Energy storage is an increasingly important part of our electricity system as it allows us to ensure energy is always available even when the sun and wind are not. Pumped hydro is the most common and most mature form of this energy storage.
Dispatchable power can be added into the market to balance electricity supply and demand. Pumped hydro, including Snowy 2.0 and Battery of the Nation, can help us deliver a more reliable energy system, reducing the risk of blackouts and electricity price volatility.
How pumped hydro works
Pumped hydroelectricity schemes are a flexible way of managing our demand for electricity. In conventional hydroelectricity generation, water flows from a dam or reservoir where it has been stored and is then channelled through rotating turbines. These turbines then generate power.
Pumped hydro operates on the same principle except that two dams, one higher than the other, work in a cycle that pumps water into the upper reservoir during off-peak hours. Potential energy is then stored and generated when it’s needed.
For example, when prices are cheap but demand is low, water in the low reservoir is pumped to the higher reservoir until it is needed for generation.
When both prices and demand are high, the water is released back into the lower reservoir—gravity does much of the work, so this energy production is cheap and efficient.
Snowy 2.0 will expand the original Snowy Mountains Hydroelectric Scheme to add 2200 MW of electricity generation capacity and 350,000 MW hours of energy storage. It will generate around 4000 direct jobs and produce enough capacity to power 500,000 homes simultaneously. It will link the Tantangara and Talbingo reservoirs with a 27 km tunnel and a new power station that will be around 1 km underground.
Snowy 2.0 is important for the future security and reliability of our energy system. It will put downward pressure on electricity prices. It will provide much needed dispatchable generation capacity and energy storage. This will reduce our reliance on more expensive power generation.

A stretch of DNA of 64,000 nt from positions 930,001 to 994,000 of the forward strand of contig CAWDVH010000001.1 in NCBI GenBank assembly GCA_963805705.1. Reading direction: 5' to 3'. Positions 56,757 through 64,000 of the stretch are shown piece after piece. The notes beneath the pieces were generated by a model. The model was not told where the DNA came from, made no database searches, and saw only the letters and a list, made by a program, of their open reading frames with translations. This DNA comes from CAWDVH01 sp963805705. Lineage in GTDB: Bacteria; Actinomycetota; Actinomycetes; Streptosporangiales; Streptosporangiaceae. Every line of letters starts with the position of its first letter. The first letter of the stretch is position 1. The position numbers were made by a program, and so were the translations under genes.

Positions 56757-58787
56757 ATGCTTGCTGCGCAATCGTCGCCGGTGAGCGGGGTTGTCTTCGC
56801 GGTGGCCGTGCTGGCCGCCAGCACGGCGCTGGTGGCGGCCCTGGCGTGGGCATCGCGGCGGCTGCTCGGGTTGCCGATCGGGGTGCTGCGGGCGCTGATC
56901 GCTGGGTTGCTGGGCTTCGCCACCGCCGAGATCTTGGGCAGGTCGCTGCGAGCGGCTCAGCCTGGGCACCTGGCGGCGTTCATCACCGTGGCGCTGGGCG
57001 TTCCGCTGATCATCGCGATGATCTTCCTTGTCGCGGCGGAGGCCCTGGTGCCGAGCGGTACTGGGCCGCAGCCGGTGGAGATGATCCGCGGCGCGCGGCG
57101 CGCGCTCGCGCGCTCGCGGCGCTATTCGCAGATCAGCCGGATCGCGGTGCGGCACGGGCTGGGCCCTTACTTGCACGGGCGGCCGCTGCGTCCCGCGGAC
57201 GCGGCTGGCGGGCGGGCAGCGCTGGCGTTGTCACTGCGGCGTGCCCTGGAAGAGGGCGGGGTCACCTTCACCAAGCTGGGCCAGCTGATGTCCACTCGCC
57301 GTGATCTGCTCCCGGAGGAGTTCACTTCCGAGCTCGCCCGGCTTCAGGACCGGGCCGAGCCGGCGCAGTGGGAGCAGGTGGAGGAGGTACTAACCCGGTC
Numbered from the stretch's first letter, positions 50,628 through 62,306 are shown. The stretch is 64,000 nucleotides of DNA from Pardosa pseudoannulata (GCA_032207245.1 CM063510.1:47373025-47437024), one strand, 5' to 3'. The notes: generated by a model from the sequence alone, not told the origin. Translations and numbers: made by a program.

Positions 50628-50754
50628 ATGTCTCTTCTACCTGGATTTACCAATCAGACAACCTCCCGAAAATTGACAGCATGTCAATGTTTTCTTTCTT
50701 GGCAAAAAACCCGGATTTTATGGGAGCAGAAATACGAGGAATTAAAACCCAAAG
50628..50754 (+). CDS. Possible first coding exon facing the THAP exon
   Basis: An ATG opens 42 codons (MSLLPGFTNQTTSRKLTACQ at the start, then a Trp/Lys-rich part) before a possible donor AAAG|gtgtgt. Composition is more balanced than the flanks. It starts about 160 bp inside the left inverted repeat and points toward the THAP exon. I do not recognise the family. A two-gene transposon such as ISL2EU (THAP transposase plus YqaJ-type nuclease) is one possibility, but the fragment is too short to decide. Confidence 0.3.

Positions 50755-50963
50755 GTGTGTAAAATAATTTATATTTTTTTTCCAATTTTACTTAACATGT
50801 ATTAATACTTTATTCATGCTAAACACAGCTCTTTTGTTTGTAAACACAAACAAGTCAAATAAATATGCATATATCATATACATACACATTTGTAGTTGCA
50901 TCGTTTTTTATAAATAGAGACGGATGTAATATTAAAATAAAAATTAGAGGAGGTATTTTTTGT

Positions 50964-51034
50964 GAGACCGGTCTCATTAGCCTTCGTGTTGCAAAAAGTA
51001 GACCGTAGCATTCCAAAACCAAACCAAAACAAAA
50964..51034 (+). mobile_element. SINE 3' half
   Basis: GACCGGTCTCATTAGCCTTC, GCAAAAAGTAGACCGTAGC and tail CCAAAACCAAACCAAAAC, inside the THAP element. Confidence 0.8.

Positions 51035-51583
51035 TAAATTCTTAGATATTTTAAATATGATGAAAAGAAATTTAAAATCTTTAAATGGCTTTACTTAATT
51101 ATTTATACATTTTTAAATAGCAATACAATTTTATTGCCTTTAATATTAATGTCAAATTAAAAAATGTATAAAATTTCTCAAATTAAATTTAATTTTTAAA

Snowy 2.0 represents the largest energy storage project in the southern hemisphere. It is the largest renewable energy project in Australia.
The iconic Snowy scheme already plays an important role in ensuring system stability at times of peak demand. It currently provides 4100 MW of existing fast start dispatchable generation capacity. Snowy 2.0 will increase this capacity by more than 50% to 6300 MW. The target date for full commercial operation is December 2028.
Battery of the Nation and the Marinus Link Interconnector
Battery of the Nation
Battery of the Nation is a Hydro Tasmania initiative to expand Tasmania’s renewable electricity generation capacity to supply mainland Australia. The project includes hydropower system improvements and new pumped hydro opportunities.
The Australian Government has provided $65 million to the upgrade of the Tarraleah hydropower scheme, a key Battery of the Nation asset, through the Bilateral Energy and Emissions Reduction Agreement.
Marinus Link is the proposed second interconnector providing an additional 1500 MW of capacity between Tasmania and the mainland. It will take advantage of Tasmania’s extensive renewable energy resources.
On 19 October 2022, the Australian Government announced it would provide access to low-cost finance from Rewiring the Nation for Marinus Link and the associated North West Transmission Developments.
When constructed, Marinus Link will provide the National Electricity Market with over 500 MW of dispatchable generation, which, due to limited BassLink capacity, is currently unavailable. This would power up to 500,000 homes and help manage the impact of variable wind and solar generation, unplanned outages and extreme weather events.
The link will also enable expansion of Tasmania’s hydro capacity through Battery of the Nation. This will unlock additional renewable energy investment in the state. It is estimated that Marinus Link will contribute savings of up to 70 million tonnes of CO2 equivalent by 2050.
Marinus Link is expected to create up to 2800 direct and indirect jobs during construction and deliver up to $3.65 billion of economic stimulus to north-western Tasmania and regional Victoria.